Professor Ibhawoh’s research documents African history and British imperial history in relation to global legal culture. His scholarship and community leadership promote a better understanding of human rights history, peacebuilding processes, and global citizenship.
This award will support Dr. Smith and his team to develop a 3D virtual city model of Hamilton that will enable citizens to participate in urban planning decisions. “The funding will help to train future leaders, while also expanding research that is vital to improving the quality of life of people,” says Smith.
Dr. Allen’s research focuses on comparative philosophy in a global framework. His most recent book is a critically acclaimed exploration of Chinese and Western philosophical traditions through the Asian martial arts.
Dr. Sagal’s research at McMaster involved the study of 18th-century women’s botanical writings, which enabled these early female botanists to play an important role in the development of scientific research and education.
In an interview with the McMaster Times, Ted Hewitt reflects on the importance of an education that engages a wide range of ideas, and in particular the “human perspective” that forms the basis of Humanities and Social Sciences research.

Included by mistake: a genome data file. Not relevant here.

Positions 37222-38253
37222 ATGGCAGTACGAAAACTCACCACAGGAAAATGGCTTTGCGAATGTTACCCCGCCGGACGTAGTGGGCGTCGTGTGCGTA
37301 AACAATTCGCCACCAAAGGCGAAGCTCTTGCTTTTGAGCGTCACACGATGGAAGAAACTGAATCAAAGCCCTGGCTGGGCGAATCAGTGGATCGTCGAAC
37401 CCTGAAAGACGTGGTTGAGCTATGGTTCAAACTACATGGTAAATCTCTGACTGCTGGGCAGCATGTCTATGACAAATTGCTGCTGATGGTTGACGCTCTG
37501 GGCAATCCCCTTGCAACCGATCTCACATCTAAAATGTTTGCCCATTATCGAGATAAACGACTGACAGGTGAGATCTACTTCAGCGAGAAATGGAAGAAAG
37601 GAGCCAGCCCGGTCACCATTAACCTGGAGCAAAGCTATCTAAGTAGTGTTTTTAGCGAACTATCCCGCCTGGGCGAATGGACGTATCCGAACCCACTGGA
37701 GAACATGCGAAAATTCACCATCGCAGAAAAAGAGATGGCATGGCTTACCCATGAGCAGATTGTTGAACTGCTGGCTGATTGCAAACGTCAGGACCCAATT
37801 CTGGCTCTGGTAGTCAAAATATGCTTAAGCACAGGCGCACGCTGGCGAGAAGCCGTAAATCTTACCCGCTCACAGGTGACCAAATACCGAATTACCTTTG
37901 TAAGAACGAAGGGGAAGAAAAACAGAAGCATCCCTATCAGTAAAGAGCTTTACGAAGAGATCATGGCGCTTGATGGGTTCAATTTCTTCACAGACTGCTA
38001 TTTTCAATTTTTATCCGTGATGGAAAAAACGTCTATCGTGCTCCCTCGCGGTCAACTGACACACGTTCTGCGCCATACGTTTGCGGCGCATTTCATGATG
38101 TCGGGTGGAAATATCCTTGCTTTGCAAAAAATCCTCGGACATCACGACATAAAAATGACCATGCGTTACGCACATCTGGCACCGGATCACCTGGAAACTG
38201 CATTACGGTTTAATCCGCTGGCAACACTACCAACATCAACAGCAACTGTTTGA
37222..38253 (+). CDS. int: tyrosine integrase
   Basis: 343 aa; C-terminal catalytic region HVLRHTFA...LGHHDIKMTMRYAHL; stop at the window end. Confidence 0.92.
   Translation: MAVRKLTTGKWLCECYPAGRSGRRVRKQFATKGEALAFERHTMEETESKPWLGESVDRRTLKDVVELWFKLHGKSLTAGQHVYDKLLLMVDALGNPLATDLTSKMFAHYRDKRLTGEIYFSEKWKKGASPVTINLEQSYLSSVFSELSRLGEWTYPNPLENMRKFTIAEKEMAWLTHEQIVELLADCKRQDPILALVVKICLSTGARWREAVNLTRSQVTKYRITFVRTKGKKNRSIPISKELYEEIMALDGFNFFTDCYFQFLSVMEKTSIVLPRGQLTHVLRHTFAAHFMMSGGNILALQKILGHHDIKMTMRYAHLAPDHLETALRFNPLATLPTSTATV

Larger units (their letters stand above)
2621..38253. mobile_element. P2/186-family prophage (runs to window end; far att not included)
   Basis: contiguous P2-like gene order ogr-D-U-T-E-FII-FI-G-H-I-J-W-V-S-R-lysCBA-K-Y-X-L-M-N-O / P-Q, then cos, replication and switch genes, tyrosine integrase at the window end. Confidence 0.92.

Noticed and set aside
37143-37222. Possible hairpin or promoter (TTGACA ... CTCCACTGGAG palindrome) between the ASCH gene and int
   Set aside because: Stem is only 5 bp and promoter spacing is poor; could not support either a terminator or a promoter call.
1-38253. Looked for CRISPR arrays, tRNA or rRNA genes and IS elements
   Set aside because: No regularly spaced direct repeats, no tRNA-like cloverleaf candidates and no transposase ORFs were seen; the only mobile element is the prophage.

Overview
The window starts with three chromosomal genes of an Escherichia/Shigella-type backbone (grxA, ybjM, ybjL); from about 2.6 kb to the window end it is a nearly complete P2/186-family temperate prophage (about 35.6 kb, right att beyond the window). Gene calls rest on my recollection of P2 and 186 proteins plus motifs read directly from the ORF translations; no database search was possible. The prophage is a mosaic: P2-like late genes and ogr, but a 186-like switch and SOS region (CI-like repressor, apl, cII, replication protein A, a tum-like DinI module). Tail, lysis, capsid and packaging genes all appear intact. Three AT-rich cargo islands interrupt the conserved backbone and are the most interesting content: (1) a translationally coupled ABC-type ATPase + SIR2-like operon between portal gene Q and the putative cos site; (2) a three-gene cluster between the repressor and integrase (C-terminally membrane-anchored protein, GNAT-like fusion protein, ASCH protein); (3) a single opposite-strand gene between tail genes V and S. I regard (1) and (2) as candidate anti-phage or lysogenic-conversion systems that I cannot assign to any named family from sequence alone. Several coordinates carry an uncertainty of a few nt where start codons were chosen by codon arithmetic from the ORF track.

In the field of global health and development, policymakers as well as people working on the ground make ethical decisions everyday. Dr. Claudia Emerson uses applied ethics research to identify and address important ethical challenges.
PhD candidates Daniel Schmidtke and Bryor Snefjella in the Department of Linguistics and Languages analyzed over 3 million tweets from the popular social media platform Twitter. They compared word usage between Canadian and American Twitter users, and found some dramatic differences.
Dr. Michael Schutz, the director of McMaster’s MAPLE Lab, is leading a team of researchers trying to unlock the question of why music listeners have emotional responses to music.
Dr. Sharlee Cranston-Reimer, a recent graduate of the Department of English and Cultural Studies, was awarded the Canadian Studies Network Prize for her dissertation on non-normatively gendered and embodied characters in Canadian fiction.
Dr. Paula Gardner, the new Asper Chair in Communications, discusses her research on affective and biometric technologies.